Latest in a series of posts responding to the George Floyd killing
The woman who shot a video outside St. Luke’s Hospital-Sacred Heart in Allentown, Pa., that shows a police officer putting his knee on a man’s head and neck during an arrest said the man was screaming “Mira, mira!” — Spanish for ‘Look, look!‘”
“That means he knew what was going on and he was screaming for someone like me to see,” said the woman, an Allentown resident who doesn’t want her name made public and uses a pseudonym on Facebook.
Assistant Chief Bill Lake said the incident came under immediate review, in keeping with the department’s use-of-force policy.
“As soon as this came to light, we got the ball rolling,” he said. Lehigh County District Attorney Jim Martin said his office will review Allentown’s conclusions, adding he can’t comment on the case until that process is done.
The video, less than 30 seconds long, shows one of the officers putting his shoulder and elbow on the man’s back before pressing his knee on his head and neck.
The video is already garnering national attention — including from attorney Benjamin Crump, who represents Floyd’s family.
Mayor Ray O’Connell and Allentown police Chief Glenn Granitz Jr. showed up to the protest to answer questions. O’Connell called the video “disturbing,” but said, “I think we need to gather all the facts and information before we go forward.”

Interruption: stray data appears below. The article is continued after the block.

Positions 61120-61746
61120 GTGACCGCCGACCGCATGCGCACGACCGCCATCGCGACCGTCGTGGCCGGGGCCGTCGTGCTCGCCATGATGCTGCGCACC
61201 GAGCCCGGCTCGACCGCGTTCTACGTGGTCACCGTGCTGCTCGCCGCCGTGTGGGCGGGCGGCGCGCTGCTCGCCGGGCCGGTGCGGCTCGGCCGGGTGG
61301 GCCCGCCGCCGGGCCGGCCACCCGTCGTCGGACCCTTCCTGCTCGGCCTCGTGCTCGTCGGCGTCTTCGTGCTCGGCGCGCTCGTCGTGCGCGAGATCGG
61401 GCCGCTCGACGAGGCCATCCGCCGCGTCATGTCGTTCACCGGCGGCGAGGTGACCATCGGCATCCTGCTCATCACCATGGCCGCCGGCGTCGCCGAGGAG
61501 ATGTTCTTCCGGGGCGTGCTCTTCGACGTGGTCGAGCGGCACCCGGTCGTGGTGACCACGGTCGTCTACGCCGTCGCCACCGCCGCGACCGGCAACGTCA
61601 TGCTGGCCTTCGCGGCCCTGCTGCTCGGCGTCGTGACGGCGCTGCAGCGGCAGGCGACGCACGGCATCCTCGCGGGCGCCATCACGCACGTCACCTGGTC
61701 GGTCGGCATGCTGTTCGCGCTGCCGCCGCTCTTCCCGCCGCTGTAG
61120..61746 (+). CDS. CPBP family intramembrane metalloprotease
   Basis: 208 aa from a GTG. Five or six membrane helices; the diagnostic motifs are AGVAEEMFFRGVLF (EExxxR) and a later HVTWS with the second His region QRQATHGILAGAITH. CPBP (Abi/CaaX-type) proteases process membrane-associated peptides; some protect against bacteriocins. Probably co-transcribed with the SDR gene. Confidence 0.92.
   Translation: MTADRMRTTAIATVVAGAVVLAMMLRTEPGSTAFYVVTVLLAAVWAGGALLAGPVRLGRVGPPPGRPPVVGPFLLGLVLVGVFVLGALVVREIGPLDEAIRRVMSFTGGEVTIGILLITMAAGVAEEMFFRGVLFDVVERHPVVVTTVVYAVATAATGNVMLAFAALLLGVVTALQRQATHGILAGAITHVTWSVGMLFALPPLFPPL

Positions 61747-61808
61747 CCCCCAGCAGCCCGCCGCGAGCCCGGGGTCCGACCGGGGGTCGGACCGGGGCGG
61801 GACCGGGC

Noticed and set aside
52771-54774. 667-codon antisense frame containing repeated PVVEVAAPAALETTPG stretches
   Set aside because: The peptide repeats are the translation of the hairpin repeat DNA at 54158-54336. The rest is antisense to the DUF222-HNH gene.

Granitz added that he couldn’t say when the investigation would be finished. “I don’t have a 24-hour, 48-hour time table for you,” he said.
Through its Facebook page, the local Black Lives Matter group said it is awaiting official statements from the city before deciding what to do next.
Meanwhile, the group has issued six demands: that the body camera footage of the arrest be released; that all officers involved be suspended pending an external investigation; that the mayor, police chief and city council president make a public statement; that the man’s name and medical condition be released; that a criminal justice review board be put in place to oversee Allentown, Bethlehem and Easton; and that Allentown reallocate funds from the police department “into the community.”
On Twitter, Allentown Councilman Joshua Siegel, who was at the protest, said he was “disgusted and outraged” and made similar demands, including the officers’ suspension and the release of names and body camera footage.
Siegel’s council colleague, Ce-Ce Gerlach, who also attended the protest, posted a video to Facebook in which she said she felt “raw” over the incident.
“That’s why I went down [to the protest] last night,” she said. “Not as a City Council member but as a resident that wants to see justice here in Allentown.”
Democratic U.S. Rep. Susan Wild issued a statement Sunday calling the video “sickening” and “yet another instance of unwarranted force against a Black man.” She pointed to the George Floyd Justice in Policing Act recently passed by the House, which would prohibit the use of this kind of force across the country, among other reforms.
“We cannot continue to allow the lethal combination of systemic racism and excessive use of force to rot our system of justice,” she wrote.
Also on Twitter, state Rep. Mike Schlossberg, who represents Allentown, said he was horrified when he saw the video and stressed the importance of a thorough investigation.
“The protestors last night were chanting ‘Black Lives Matter’ for a reason,” he wrote. “You’d have to be heartless to not hear the pain and anger in their voices, or the trauma in the voice of the man in the video saying, ‘I thought we mattered.’ I can’t unhear his voice.”